LA school security gets an ‘F’ as teens quickly bypass iPad restrictions

ipad classroom

You just had to see this coming. Los Angeles is temporarily pulling the plug on plans to let students take home iPads issued by the school district. In a surprise move, tech-savvy teens cut through district security like a hot knife through butter, allowing them to check out websites, chat on Twitter or stream music, rather than stick to just school work.

In a memo to L.A. Unified School District officials, the police chief suggests delaying further home distribution of the Apple tablets. Earlier this year, the school district inked a $1 billion deal with Apple, providing as much as 31,000 iPads for all students…

“It took exactly one week for nearly 300 students of Theodore Roosevelt High School to hack through security so they could surf the Web on their new school-issued iPads, raising new concerns about a plan to distribute the devices to all students in the district,” the LA Times reports.

The high school students simply deleted their iPad’s personal profiles, removing any security put in place. Asked why they broke through district limits, one Roosevelt student explained:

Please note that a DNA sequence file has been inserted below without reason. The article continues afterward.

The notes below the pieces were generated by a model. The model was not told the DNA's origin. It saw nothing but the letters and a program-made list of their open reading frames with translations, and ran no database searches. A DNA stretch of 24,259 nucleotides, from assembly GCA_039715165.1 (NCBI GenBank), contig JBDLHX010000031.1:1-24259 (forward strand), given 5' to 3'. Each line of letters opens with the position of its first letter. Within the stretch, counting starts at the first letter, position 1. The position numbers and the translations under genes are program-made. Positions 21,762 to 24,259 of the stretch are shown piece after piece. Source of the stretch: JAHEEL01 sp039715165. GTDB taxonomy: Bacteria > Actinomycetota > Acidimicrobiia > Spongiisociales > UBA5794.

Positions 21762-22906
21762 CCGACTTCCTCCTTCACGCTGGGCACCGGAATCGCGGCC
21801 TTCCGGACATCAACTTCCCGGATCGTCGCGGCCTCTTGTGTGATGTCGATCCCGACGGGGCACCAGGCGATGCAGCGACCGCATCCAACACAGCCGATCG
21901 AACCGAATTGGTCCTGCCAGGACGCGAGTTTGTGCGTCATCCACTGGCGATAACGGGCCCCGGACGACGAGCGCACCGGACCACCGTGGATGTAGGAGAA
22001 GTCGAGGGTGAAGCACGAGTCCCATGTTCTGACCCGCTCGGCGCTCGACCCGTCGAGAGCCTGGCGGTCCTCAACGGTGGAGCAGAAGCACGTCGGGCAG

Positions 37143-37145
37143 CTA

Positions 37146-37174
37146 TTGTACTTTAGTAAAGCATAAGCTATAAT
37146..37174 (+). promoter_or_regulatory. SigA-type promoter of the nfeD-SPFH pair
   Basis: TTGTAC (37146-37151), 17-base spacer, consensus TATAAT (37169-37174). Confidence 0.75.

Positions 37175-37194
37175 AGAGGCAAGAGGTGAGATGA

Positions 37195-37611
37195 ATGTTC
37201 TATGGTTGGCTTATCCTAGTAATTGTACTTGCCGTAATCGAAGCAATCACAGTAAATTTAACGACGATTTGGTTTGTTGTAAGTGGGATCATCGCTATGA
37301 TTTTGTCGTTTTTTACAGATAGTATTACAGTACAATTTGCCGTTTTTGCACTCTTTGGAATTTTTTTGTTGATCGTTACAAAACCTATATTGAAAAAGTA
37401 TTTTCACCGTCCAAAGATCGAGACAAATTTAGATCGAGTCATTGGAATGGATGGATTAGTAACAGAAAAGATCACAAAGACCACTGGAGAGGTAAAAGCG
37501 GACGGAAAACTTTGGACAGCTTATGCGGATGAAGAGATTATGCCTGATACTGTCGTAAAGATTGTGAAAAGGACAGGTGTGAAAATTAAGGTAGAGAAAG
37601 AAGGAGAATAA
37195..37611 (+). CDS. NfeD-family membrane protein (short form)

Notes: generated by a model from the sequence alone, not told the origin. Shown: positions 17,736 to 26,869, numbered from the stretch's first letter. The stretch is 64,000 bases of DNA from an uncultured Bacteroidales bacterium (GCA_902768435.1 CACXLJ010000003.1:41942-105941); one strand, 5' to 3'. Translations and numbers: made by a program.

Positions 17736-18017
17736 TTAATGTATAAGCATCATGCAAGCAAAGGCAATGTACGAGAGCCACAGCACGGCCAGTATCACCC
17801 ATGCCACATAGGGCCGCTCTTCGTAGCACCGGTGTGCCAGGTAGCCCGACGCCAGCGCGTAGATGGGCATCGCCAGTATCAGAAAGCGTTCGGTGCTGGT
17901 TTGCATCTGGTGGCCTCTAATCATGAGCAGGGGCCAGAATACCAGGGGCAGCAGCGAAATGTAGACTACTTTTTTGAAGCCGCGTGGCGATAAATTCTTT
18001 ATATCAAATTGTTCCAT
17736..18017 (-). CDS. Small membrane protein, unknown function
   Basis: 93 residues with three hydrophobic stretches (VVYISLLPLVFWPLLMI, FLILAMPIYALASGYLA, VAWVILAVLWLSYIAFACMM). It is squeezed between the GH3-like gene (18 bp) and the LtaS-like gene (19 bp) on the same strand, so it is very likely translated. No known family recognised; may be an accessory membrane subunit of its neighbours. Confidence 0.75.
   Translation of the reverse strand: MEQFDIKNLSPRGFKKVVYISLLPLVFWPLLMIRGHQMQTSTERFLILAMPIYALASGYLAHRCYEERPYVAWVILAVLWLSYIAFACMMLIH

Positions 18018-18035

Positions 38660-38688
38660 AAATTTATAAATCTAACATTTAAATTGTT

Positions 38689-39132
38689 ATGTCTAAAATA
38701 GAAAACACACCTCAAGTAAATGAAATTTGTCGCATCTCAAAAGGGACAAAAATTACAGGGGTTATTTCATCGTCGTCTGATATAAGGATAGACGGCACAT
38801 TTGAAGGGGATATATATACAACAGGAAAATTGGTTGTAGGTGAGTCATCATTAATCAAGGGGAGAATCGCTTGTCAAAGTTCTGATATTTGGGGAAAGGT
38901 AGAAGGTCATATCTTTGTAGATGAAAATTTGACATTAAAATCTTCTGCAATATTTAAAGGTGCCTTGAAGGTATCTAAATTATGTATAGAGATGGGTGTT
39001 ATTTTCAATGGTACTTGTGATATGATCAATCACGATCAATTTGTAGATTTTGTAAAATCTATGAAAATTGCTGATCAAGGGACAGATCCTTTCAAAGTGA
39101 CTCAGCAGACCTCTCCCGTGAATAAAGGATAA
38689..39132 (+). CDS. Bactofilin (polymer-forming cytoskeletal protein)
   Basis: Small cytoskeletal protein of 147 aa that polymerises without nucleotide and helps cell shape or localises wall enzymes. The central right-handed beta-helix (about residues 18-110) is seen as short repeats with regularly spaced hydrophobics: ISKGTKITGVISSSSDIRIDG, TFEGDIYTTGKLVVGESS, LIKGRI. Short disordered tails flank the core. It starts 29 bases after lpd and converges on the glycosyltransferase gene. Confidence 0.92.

They took them home and they can’t do anything with them.

The school is citing safety for why they are suspending plans to let students take the iPads home. “As student safety is of paramount concern, breach of the system must not occur,” according to a memo from senior district officials to the Board of Education and L.A. schools Supt. John Deasy.

iPad in Education (web screenshot 001)

School district Police Chief Steven Zipperman, writing in a confidential memo:

This is just a sample of what will likely occur on other campuses once this hits Twitter, YouTube or other social media sites explaining to our students how to breach or compromise the security of these devices.

He said putting a hold on the iPad distribution will “prevent a ‘runaway train’ scenario.”

Before any more school-issued iPads head home, the district may want to hire the high school kids to develop a more flexible policy. In an environment where kids breath high tech, having last-century security is sure to get an F.